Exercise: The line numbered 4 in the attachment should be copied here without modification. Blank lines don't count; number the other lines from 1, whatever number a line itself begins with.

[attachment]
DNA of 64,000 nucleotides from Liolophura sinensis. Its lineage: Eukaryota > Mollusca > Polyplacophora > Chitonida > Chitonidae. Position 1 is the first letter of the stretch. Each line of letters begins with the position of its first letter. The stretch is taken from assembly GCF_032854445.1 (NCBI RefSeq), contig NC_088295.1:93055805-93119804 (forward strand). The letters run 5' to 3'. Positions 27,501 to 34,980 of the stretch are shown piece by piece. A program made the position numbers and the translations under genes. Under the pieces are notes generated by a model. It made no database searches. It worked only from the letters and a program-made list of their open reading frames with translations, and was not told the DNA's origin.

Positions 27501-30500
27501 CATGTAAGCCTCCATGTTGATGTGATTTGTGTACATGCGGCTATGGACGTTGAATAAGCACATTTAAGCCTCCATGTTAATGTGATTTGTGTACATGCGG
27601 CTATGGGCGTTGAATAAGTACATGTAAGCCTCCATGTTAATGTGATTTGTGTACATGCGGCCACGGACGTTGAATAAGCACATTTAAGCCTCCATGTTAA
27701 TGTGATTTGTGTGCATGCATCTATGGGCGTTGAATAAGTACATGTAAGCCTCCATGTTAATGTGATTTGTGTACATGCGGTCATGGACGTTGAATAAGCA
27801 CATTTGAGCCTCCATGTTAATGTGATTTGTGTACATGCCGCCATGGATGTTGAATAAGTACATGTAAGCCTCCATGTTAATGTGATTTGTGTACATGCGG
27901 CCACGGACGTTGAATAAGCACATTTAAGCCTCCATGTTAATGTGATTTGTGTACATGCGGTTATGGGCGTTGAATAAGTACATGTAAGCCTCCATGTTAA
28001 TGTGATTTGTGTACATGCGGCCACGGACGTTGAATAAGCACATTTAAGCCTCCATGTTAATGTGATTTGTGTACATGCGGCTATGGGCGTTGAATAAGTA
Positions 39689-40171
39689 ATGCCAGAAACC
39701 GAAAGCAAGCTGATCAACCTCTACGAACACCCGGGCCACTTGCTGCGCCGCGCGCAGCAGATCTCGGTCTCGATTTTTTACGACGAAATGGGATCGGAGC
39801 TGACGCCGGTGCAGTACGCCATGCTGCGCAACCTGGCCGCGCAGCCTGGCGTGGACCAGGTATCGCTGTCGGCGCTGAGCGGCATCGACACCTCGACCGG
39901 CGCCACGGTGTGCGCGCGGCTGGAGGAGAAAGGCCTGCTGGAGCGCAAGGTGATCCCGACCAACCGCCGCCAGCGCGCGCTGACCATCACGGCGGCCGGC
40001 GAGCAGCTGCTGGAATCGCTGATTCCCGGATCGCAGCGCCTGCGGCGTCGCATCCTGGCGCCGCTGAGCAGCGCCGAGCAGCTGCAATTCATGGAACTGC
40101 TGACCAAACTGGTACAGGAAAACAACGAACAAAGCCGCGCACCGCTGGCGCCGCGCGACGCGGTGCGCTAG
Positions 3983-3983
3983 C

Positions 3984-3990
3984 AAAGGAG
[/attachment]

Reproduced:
27601 CTATGGGCGTTGAATAAGTACATGTAAGCCTCCATGTTAATGTGATTTGTGTACATGCGGCCACGGACGTTGAATAAGCACATTTAAGCCTCCATGTTAA